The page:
Detroit Consent Agreement Lawsuit: City Council, Mayor Disagree On Challenge, Resolving Cash Crisis

'What Is Our Game Plan?'

Mayor Dave Bing met with Detroit city council early Monday morning to push a plan to stop a lawsuit that the administration says could jeopardize the city's ability to operate. But he found less support than he wanted, as city council members variously backed the lawsuit or hesitated to denounce it.

The city's corporation counsel, Krystal Crittendon, alleges the consent agreement Detroit forged with the state of Michigan in April is invalid. Her argument hinges on a clause in the city charter that forbids the city from entering into contracts with debtors, and she claims the state owes Detroit more than $200 million in revenue-sharing payments as well as several million in unpaid utility bills.

The state denies the charges and the Treasury Department instead has threatened to further withhold revenue sharing from the city if Crittendon doesn't drop her case. Without that infusion of state cash, CFO Jack Martin said the Detroit could be broke by Friday.

Bing has pleaded with Crittendon to drop the case and reiterated his position Monday morning that the city should move forward with the consent agreement.

"I don't want to play this game of roulette and keep these citizens at risk," he said.

But city council members weren't ready to step on Crittendon's toes. Four members opposed entering into the consent agreement in the first place, back in April. And Council Member JoAnn Watson noted the Treasury approved the $80 million in bonds that's keeping the city afloat in advance of the deal.

"They don't have a right to do that," Watson said of the state threatening to withhold funds for bond financing. "It was negotiated and approved prior to the consent agreement being voted on. They should be held to their agreement and the money should flow as was promised."

Council Member Ken Cockrel, Jr., who voted in favor of the consent agreement, challenged the state to pay its debts and offer the city some financial relief.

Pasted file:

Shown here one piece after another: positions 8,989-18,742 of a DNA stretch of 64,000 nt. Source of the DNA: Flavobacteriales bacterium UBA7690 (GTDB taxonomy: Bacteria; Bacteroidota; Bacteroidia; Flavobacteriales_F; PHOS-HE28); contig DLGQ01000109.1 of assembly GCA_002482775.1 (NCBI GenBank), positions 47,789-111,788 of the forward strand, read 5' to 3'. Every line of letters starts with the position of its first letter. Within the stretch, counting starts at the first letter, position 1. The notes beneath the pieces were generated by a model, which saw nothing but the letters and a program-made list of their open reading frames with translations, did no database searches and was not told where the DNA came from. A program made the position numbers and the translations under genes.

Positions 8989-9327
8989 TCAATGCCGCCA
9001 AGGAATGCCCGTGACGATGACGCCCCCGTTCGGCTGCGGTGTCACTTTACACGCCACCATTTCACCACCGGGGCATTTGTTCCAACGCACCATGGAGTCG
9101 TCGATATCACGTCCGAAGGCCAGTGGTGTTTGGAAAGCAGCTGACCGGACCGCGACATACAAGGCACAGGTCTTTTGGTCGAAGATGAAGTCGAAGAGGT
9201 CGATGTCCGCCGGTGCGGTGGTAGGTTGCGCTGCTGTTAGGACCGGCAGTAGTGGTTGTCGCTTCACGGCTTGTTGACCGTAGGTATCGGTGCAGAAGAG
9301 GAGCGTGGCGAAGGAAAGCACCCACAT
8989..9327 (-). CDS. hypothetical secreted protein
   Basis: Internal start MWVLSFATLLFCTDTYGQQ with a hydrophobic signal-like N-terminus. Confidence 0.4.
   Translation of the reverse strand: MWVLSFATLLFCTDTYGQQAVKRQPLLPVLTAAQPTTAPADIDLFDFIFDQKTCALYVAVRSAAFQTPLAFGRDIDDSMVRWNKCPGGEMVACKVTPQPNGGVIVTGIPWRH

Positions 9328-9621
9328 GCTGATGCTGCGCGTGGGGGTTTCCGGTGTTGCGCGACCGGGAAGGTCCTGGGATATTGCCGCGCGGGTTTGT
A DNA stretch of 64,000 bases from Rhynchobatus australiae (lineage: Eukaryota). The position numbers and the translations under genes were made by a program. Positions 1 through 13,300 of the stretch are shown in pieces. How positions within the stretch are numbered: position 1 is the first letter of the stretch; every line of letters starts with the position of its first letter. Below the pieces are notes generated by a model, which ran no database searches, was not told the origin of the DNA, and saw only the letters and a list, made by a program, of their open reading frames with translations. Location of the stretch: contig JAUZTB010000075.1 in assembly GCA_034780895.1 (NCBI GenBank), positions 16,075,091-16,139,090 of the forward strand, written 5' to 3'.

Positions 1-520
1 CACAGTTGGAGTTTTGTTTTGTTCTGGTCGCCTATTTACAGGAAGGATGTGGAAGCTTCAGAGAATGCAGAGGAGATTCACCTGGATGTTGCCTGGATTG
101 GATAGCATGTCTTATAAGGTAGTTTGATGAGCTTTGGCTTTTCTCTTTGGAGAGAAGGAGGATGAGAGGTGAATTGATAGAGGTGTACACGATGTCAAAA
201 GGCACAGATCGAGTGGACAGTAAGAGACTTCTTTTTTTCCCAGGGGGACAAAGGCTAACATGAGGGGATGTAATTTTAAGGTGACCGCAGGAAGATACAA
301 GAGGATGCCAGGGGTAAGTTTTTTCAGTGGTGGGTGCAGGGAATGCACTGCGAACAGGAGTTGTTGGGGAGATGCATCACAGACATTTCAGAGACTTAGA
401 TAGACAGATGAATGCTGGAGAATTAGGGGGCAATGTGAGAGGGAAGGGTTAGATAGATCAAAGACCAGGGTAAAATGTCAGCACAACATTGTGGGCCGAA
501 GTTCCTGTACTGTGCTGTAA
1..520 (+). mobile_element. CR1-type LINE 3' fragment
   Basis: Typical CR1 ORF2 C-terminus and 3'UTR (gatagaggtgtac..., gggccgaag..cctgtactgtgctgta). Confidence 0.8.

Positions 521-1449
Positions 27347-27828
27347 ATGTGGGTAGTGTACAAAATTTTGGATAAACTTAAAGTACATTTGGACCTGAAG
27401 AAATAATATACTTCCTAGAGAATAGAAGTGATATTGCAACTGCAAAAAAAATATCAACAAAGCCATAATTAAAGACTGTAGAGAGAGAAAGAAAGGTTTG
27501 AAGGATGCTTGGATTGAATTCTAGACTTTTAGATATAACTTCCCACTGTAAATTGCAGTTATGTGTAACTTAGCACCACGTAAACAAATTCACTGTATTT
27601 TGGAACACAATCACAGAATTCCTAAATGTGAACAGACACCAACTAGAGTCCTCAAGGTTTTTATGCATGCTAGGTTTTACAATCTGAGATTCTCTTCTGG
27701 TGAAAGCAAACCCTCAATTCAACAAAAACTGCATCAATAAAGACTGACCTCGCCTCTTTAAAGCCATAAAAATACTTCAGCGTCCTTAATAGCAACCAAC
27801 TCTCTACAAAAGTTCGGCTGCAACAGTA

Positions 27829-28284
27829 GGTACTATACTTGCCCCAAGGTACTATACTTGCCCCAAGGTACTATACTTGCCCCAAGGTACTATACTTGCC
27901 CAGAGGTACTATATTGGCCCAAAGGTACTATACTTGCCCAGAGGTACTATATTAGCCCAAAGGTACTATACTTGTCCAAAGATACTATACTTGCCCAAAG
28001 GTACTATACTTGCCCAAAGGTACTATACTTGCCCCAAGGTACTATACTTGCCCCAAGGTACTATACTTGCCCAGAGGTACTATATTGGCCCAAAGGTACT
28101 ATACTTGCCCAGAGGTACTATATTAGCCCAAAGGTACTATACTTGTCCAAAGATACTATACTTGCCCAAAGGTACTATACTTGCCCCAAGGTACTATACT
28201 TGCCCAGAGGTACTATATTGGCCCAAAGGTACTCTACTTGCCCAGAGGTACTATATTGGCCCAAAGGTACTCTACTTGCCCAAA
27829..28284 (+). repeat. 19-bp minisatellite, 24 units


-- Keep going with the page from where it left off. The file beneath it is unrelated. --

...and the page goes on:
"We know they can pay that in a heartbeat if they chose to," he said. "Every other week you open up the newspaper and you read they found another hundred million some place. There can be some sort of arrangement worked out to get us to resolve this situation."

The governor's spokeswoman told the Free Press on Sunday that the state does not intend to budge.

"Our position is the same: That it's time to move forward with the agreement that was signed voluntarily by all parties. Detroit and our state can't afford to wait any longer," she said.

"They have the hammer right now," Bing said of the state, according to the Detroit News.

City council and the mayor cannot force Crittendon to drop her suit. Under Detroit's new city charter, which took effect earlier this year, the corporation counsel acts independently of the administration and city council. Her role is to enforce the charter, and Crittendon says that's precisely what she's doing in suing the state for debts owed.

City Council President Charles Pugh urged for a quick resolution to the lawsuit and a declaratory judgment, and seemed willing to play chicken with the state's threat to withhold funds.

"We should move forward until there is a legal opinion or a legal judgment based on the law," Pugh said at the end of the meeting.

Bing appeared to be far less confident, asking, "If we run out of money on Friday, as Mr. Martin has said ... what is our game plan?"

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